To welcome the comeback of whisky distillation in East London, we travelled to East London Liquor Company and were among the first to taste London Rye!

Last night MoM was invited to an incredibly exciting preview dinner. Why? The marvellous folk over at East London Liquor Company (ELLC) revealed London Rye whisky for the first time! This is a very exciting development for a number of reasons, the first being the obvious – yay, more whisky! But more pertinently, this is a particularly notable launch because it’s a part of history. Not only is the expression the first whisky ELLC has ever released, but it’s also the first to be distilled in London’s East End since the closure of Lea Valley in 1904.

The inaugural London Rye release is an attempt from ELLC to make an English whisky that could appeal to a range of drinkers and bartenders. East London Liquor Company’s whisky distiller, Andy Mooney described it as “perfect to drink neat the minute you crack open the bottle”. What stands out straight away is that it’s a rye whisky. However, don’t expect the classic American variety. The recipe Mooney and his team created features a mash bill of 42% rye and 58% extra pale malted barley.

London Rye is intriguing. It was distilled in a combination of pot and column stills before the new make spirit was initially matured for a year in 30-litre and 60-litre new French oak casks with Level 5 and 3 char. This was followed by two years in ex-bourbon before it was finally finished for one month in an ex-Pedro Ximénez sherry cask. It was then bottled at 46.8%.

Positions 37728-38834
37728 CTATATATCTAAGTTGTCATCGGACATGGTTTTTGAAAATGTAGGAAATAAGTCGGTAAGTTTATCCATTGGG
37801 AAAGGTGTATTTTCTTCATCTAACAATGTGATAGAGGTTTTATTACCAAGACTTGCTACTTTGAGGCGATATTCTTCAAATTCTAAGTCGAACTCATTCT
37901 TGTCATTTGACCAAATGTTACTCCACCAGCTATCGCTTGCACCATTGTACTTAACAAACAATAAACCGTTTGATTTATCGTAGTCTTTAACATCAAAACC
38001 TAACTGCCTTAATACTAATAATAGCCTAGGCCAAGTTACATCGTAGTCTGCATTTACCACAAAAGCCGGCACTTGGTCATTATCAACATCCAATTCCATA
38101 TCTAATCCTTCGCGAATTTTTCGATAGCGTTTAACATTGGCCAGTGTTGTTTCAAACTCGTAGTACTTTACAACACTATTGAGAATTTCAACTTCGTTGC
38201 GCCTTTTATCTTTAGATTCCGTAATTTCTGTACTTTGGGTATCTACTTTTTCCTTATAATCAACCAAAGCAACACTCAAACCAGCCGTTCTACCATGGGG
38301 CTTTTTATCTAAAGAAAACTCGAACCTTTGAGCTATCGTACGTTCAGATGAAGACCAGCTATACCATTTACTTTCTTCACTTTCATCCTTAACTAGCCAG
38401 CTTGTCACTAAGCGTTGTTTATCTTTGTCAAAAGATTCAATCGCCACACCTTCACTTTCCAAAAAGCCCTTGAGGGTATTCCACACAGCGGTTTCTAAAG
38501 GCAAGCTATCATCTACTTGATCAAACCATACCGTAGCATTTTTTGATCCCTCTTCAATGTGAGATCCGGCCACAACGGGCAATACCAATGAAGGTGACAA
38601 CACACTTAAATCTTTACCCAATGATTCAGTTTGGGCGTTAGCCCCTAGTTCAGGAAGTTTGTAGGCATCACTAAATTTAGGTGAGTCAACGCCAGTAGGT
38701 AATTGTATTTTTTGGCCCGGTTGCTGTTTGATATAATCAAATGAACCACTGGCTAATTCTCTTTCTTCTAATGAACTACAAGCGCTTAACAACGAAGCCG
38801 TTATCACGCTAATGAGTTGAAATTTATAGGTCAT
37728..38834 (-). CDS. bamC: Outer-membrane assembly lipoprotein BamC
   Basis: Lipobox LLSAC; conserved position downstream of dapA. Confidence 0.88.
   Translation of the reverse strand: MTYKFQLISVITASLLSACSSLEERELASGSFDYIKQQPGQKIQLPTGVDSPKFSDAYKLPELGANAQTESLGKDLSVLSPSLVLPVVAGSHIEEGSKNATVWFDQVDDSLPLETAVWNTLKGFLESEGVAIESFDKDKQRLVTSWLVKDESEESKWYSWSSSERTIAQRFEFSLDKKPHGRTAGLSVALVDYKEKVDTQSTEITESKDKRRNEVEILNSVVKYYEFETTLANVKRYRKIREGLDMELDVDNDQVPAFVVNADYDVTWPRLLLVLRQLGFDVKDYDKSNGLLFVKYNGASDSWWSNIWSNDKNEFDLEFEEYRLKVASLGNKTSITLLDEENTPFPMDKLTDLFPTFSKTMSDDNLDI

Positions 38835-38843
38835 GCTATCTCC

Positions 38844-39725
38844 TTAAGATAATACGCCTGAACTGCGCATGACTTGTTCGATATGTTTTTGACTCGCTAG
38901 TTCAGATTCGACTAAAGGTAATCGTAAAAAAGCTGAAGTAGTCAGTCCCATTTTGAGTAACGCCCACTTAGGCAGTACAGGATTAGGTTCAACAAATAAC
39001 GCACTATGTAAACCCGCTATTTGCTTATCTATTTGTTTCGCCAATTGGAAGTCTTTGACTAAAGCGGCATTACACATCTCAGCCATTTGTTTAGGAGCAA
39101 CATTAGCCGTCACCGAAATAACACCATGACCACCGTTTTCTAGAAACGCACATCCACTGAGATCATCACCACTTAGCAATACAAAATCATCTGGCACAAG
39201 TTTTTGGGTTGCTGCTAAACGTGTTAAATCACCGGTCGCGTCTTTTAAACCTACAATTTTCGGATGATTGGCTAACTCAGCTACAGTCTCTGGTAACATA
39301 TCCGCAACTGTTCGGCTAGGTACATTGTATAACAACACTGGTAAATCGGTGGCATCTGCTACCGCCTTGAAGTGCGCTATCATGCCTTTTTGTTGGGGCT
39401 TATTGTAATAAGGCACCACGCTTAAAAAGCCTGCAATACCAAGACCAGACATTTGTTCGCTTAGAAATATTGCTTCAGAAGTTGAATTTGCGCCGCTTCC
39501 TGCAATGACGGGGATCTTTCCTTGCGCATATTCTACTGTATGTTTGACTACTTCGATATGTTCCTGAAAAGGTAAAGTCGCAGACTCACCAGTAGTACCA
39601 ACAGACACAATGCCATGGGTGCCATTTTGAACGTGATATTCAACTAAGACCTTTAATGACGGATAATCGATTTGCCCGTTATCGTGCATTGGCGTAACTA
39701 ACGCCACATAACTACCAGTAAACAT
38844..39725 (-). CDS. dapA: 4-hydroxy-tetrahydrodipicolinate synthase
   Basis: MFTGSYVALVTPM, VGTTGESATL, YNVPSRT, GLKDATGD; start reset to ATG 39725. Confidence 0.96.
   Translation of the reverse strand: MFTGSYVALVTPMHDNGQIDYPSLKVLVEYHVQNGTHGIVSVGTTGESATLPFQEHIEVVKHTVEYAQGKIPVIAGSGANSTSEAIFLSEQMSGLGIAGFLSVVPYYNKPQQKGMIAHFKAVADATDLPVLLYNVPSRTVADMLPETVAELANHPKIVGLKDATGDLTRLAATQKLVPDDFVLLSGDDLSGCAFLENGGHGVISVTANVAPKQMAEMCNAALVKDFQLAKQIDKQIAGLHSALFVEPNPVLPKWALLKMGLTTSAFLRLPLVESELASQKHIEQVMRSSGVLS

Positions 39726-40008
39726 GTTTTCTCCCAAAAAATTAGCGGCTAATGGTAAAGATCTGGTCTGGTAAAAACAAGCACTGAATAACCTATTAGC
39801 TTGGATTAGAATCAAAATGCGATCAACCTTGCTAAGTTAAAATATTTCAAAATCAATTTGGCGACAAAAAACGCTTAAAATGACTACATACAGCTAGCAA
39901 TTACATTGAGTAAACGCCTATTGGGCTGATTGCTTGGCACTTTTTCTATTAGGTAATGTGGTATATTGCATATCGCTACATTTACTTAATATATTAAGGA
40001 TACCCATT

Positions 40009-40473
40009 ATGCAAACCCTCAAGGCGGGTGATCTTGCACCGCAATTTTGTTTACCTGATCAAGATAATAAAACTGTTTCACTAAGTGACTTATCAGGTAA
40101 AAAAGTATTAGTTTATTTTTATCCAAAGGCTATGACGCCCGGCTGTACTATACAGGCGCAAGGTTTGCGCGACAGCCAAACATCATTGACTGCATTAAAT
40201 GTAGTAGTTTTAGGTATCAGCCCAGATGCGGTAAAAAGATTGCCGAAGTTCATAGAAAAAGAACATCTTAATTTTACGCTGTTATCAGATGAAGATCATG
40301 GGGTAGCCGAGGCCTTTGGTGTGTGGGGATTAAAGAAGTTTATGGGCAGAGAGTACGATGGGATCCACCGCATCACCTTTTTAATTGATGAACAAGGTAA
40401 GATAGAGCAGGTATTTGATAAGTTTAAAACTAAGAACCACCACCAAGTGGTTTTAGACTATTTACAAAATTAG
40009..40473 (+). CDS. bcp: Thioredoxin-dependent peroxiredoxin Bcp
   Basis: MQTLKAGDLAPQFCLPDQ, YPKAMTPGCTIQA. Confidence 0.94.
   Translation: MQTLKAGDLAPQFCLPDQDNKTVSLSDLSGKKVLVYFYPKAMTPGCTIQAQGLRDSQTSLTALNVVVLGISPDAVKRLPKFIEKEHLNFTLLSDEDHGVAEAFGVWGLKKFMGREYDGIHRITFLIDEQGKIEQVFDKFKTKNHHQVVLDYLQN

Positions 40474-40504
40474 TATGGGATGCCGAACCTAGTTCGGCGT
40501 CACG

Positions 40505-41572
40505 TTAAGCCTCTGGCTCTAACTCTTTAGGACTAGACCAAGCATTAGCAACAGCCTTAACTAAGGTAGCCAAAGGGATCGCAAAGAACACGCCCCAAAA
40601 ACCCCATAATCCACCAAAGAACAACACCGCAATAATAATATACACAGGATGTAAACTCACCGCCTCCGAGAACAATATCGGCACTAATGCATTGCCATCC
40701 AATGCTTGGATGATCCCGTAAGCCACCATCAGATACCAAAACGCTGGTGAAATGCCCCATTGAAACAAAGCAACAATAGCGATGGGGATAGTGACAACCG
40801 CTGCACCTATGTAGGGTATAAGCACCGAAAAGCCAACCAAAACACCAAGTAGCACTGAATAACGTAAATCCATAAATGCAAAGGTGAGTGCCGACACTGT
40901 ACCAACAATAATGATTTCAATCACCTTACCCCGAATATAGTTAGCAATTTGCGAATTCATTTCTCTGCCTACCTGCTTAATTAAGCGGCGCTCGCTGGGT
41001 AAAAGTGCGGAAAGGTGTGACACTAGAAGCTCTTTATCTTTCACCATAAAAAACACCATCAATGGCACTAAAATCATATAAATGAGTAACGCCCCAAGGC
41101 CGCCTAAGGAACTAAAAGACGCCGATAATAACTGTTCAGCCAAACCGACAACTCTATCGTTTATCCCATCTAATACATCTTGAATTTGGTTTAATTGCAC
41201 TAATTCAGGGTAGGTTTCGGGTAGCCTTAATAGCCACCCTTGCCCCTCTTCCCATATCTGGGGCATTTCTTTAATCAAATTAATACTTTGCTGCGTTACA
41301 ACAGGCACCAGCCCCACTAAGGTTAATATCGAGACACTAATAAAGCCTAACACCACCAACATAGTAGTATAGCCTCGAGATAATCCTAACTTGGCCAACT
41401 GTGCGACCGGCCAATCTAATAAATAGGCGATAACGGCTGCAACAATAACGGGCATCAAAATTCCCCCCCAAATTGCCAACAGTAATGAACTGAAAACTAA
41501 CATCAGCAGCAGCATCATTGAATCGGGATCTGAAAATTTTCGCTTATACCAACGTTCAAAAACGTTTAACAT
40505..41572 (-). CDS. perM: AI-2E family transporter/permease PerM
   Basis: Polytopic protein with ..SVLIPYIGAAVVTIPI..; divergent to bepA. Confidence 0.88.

So, the big question: how did it taste? Well, rather like this:

London RyeLondon Rye

London Rye Tasting Note:

Nose: Through gingerbread and supple rye spice – nutmeg predominately – there’s sultanas, ripe cherries, sarsaparilla and milk chocolate. Stewed red apples, sweet tobacco and a blend of toffee and vanilla emerge among coffee and tanned leather.

Palate: These aromas develop into flavours of toffee apple, chocolate ice-cream and thick-cut marmalade. Tobacco smokiness builds against a backdrop of blackberry, raisin-fudge and honeyed cereal. There’s plenty of oak character here too and some sparkling woody tannins

Finish: There’s a flicker of rye spice but it’s never overpowering. More of the red fruits return in a very pleasantly long finish.

Sounds delicious, right? Well, that’s because, very pleasingly, it is. Rye is an interesting choice for a first release, but it’s a fitting reflection of East London Liquor Company’s experimental and innovative approach to distillation. People think of America as the home of rye (as we saw yesterday, often for good reason) but this is a great case study to show that outstanding rye whiskies continue to be produced closer to home.

London RyeMooney, Wolpert and some of the distilling team at ELLC